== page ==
It is a bittersweet feeling knowing that the residency is coming to an end. It has been 4 weeks of learning, hard work, forming relationships and exploration. It was a pleasure to share a studio with fellow artist-in-residence Natani Notah, and learn about her practice and community. I am leaving with a new friendship and profound respect for her as an artist.
It was exciting to participate in the First Friday, opening the studios to the public to see the culmination of our work. I initially proposed to have floating sculptures of monuments that would be placed on one of the lakes at the grounds, as I wanted to interact with the space at the grounds. However I revised my plans around week two and opted for a 12FT silhouette of the Statue of Liberty, hand sewn out of over 20 Ghana-Must-Go bags. The resulting structure is an interactive work that encourages the viewer to enter (through the tarp zipper on the sides) and partake of the conversation around the work.
I hope to continue the project by adding interactive elements/activities within the structure itself, to encourage the viewer to contemplate the African migrant crisis from a different perspective. While considering border imperialism, national monuments as power structures and bodies at risk.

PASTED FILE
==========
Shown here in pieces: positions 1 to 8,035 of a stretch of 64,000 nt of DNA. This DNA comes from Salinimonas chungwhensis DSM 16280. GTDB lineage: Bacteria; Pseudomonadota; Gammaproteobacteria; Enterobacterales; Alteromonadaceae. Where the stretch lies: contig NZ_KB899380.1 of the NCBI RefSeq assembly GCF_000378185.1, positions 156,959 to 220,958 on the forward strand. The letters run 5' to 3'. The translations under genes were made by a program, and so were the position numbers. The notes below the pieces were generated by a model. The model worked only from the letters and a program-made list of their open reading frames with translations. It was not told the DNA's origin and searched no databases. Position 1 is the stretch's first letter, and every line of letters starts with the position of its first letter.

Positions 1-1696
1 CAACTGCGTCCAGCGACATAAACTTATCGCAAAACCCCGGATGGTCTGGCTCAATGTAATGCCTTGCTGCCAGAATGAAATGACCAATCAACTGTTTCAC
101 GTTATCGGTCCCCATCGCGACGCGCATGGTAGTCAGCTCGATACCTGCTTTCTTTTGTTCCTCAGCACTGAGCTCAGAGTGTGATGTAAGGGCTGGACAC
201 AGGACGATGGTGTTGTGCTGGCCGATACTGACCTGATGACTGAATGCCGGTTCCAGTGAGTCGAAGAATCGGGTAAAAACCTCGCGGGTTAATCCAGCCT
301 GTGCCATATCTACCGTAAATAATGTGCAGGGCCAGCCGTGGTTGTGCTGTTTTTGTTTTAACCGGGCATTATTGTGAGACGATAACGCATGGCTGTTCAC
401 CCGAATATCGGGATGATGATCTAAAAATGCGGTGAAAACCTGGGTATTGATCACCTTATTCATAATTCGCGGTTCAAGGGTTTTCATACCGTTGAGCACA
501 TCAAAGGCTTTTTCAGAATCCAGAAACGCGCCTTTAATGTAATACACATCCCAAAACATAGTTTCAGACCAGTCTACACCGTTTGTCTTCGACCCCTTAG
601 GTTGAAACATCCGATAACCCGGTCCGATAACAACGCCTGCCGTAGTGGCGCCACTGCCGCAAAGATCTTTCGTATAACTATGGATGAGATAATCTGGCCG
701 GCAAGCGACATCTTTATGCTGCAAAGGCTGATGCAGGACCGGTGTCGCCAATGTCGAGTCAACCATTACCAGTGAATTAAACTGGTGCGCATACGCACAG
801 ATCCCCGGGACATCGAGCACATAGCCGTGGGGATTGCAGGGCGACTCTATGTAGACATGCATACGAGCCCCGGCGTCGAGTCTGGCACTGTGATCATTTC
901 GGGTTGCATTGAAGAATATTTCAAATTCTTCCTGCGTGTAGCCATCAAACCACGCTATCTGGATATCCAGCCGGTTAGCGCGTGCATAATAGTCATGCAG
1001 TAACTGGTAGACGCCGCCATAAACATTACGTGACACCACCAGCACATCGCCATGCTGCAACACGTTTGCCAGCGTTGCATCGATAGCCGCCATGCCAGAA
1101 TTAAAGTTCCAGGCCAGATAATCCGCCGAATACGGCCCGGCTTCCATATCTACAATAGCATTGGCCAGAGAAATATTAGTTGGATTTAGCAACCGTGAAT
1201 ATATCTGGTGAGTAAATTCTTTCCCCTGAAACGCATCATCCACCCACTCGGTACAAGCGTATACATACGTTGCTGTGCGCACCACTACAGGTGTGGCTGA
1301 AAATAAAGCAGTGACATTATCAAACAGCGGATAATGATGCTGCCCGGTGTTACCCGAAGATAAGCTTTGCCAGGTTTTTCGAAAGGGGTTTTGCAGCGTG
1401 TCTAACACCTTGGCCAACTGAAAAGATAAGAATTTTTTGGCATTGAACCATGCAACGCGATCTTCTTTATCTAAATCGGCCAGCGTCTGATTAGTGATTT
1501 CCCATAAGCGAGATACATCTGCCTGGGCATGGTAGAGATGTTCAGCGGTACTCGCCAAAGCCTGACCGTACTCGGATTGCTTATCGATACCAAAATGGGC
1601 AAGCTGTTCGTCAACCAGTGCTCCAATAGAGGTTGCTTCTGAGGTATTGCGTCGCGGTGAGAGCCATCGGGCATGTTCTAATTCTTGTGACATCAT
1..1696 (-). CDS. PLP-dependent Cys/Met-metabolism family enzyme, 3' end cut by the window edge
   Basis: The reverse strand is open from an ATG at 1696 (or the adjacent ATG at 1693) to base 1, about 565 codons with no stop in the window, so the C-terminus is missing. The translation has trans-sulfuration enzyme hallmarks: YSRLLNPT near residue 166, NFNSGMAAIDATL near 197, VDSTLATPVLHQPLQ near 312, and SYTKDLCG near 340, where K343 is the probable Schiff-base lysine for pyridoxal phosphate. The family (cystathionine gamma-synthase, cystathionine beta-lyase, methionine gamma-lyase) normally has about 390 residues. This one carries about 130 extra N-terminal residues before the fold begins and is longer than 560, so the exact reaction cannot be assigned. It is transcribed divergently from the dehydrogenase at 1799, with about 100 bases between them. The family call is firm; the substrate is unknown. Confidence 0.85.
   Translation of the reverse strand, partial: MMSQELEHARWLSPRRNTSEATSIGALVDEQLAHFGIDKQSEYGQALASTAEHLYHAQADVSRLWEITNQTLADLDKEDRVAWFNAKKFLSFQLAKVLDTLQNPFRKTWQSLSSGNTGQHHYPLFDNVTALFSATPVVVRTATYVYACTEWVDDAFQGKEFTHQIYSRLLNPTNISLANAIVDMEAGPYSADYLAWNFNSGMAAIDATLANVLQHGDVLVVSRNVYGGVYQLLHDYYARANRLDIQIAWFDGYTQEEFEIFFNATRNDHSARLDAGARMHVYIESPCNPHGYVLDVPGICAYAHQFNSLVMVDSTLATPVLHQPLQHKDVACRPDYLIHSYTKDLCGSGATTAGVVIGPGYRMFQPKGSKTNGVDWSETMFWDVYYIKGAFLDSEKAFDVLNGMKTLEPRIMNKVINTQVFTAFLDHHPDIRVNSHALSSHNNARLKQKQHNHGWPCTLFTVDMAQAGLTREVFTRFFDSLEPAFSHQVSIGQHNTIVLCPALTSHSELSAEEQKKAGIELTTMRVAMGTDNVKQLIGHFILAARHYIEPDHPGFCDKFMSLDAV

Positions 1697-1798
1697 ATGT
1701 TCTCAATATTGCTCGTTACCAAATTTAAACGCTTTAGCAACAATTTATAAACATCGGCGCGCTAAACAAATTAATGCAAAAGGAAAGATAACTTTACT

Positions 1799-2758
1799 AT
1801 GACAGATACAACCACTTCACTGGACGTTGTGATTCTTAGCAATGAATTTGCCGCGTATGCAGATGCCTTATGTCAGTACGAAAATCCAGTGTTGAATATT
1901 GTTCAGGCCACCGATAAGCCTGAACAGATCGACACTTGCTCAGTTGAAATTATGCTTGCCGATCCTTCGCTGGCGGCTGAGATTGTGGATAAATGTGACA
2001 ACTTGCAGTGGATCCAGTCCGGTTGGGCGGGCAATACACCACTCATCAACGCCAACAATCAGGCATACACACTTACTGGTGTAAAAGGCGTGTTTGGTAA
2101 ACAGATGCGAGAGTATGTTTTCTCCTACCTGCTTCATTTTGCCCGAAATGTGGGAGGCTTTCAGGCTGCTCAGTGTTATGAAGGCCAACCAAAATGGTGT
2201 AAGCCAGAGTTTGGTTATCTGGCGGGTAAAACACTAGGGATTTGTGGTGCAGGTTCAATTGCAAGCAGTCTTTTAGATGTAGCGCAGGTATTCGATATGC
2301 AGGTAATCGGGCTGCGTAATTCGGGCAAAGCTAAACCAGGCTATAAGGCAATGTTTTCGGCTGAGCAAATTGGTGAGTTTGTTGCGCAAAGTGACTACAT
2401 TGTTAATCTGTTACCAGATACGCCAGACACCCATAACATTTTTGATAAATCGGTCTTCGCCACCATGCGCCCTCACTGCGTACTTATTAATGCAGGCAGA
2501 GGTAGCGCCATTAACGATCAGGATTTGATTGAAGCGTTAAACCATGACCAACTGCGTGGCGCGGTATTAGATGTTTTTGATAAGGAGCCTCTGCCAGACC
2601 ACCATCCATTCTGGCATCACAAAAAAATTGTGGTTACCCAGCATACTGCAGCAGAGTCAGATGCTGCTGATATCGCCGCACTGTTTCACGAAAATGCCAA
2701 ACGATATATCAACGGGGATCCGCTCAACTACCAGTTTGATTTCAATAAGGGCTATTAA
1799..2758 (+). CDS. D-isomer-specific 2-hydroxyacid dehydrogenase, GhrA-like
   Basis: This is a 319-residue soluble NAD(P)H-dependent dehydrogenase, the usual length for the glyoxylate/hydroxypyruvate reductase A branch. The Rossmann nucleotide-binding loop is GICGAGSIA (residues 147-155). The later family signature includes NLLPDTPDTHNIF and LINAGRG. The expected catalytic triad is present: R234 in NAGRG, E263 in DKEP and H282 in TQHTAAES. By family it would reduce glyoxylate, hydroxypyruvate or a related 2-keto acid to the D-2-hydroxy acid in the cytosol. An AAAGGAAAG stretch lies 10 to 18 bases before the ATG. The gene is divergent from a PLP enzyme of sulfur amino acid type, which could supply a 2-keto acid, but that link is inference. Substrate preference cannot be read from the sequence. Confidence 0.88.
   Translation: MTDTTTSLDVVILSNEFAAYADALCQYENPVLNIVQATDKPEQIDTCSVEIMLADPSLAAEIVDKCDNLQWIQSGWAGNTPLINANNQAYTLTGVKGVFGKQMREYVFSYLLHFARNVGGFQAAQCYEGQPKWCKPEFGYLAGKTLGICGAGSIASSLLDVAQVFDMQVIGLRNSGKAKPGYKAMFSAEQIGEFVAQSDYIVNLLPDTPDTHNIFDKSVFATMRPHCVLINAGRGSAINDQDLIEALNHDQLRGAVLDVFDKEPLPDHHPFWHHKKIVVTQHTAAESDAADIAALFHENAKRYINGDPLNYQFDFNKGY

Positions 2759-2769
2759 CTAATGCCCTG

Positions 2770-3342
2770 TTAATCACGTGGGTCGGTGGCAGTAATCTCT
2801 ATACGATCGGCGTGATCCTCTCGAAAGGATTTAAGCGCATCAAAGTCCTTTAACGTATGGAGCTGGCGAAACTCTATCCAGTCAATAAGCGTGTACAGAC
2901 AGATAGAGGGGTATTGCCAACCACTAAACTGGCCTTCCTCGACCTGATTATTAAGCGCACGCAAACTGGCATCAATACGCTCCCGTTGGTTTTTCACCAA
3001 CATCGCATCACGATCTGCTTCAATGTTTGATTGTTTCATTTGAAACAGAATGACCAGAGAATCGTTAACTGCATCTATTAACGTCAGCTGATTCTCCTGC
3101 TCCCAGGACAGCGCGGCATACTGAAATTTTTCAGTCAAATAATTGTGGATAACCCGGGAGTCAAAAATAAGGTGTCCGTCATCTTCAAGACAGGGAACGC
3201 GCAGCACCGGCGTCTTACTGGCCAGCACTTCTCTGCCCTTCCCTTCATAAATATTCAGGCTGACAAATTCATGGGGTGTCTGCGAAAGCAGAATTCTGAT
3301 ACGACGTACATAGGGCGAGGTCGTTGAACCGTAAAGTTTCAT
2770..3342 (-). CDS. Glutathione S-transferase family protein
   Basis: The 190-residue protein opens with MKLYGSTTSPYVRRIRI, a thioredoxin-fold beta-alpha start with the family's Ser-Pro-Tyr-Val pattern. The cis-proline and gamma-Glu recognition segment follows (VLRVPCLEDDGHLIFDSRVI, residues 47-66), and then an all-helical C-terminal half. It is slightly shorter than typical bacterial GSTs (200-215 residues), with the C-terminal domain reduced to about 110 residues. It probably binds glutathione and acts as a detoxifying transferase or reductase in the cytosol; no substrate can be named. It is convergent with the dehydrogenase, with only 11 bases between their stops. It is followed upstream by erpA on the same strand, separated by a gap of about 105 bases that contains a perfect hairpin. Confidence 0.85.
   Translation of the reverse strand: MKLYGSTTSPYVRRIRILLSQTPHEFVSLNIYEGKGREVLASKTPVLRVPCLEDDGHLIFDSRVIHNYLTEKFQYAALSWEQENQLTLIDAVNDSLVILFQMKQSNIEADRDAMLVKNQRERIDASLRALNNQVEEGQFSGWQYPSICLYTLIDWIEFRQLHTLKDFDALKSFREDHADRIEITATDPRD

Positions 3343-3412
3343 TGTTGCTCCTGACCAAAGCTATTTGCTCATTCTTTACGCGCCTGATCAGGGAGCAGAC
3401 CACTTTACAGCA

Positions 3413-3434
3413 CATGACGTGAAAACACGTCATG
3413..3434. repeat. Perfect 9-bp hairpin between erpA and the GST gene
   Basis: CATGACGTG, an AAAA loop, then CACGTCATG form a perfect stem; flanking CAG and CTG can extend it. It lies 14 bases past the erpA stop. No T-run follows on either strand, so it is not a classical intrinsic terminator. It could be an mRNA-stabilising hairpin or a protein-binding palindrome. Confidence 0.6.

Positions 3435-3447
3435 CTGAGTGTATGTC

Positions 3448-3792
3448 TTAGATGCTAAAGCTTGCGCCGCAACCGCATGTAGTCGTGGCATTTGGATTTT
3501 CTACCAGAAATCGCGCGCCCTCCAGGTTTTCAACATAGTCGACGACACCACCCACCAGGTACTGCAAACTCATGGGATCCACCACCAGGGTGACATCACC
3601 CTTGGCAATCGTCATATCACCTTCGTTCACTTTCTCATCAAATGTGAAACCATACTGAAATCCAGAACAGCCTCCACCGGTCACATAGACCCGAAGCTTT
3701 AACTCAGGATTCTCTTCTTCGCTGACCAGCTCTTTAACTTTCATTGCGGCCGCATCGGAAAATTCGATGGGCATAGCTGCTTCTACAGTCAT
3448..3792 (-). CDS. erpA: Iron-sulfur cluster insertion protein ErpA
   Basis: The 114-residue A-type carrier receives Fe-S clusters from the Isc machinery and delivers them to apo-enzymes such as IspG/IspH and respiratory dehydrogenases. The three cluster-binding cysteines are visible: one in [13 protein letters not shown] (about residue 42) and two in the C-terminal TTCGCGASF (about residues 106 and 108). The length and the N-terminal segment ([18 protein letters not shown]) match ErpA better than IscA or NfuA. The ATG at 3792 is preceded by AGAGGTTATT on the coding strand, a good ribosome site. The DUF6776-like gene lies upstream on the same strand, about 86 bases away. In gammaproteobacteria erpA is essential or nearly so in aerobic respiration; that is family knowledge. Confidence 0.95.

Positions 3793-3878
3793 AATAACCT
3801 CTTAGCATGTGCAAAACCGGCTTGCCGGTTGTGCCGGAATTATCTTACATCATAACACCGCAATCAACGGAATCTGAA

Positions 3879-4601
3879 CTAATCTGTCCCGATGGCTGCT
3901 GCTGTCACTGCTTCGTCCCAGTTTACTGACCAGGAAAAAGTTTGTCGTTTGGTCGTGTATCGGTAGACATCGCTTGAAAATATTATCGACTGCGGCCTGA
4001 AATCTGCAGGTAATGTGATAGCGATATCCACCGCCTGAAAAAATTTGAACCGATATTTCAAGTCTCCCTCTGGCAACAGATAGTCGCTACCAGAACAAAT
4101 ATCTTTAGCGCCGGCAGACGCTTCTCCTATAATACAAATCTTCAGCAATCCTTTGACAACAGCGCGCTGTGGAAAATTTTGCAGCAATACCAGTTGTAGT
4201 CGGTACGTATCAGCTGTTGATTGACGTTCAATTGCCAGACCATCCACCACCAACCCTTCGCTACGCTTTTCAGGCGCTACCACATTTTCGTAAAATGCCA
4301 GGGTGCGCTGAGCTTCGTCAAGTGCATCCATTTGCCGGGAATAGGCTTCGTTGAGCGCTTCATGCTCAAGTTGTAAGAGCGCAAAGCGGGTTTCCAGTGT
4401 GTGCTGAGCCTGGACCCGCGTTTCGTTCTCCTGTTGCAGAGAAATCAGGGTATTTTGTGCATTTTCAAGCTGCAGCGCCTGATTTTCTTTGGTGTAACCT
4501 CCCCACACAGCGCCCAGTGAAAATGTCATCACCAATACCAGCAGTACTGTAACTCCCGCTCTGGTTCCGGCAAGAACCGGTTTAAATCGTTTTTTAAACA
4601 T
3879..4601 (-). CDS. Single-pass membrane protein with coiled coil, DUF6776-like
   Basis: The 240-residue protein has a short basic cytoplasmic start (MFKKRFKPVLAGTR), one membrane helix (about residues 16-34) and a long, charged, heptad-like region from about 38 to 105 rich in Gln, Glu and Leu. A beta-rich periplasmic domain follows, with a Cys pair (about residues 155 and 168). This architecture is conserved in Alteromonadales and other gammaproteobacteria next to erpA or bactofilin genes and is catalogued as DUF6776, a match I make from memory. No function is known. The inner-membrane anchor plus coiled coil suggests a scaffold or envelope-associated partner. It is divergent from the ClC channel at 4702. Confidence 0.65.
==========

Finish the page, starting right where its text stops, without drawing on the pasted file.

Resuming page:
I also began a second project at this residency, which considered the journey by African migrants to Europe. I used “Dunlop slippers”, which are colourful slippers worn in West Africa (especially by people of a lower class). It was interesting to realize that the slippers float, and I connected hem together and placed them at the Water Garden on the grounds. For me, this work symbolises the journey of African migrants that journey through Northern Africa to make it to Europe via the Mediterranean Sea. Interestingly enough, when I was installing the works a woman passed by and commented “Looks like someone lost their slippers.” Although an off handed comment, it ran deep. Thinking of all the ‘lost’ slippers, ‘lost’ bodies, ‘lost’ futures.
With my time at the ISC Residency at Grounds for Sculpture I have learnt that speaking out to these issues, creating awareness and influencing policy reform are what I seek to do with my work. To be given this opportunity, to be heard, to have this platform to speak to this crisis, has been very encouraging and motivating. As an artist, I am motivated to continue to make work that highlights the social, economic and political frustrations in Africa. As an African immigrant, I am encouraged to continue to advocate for better policies and influence change within my communities.
Thank you to the International Sculpture Center and Grounds for Sculpture for making this possible.
By Layo Bright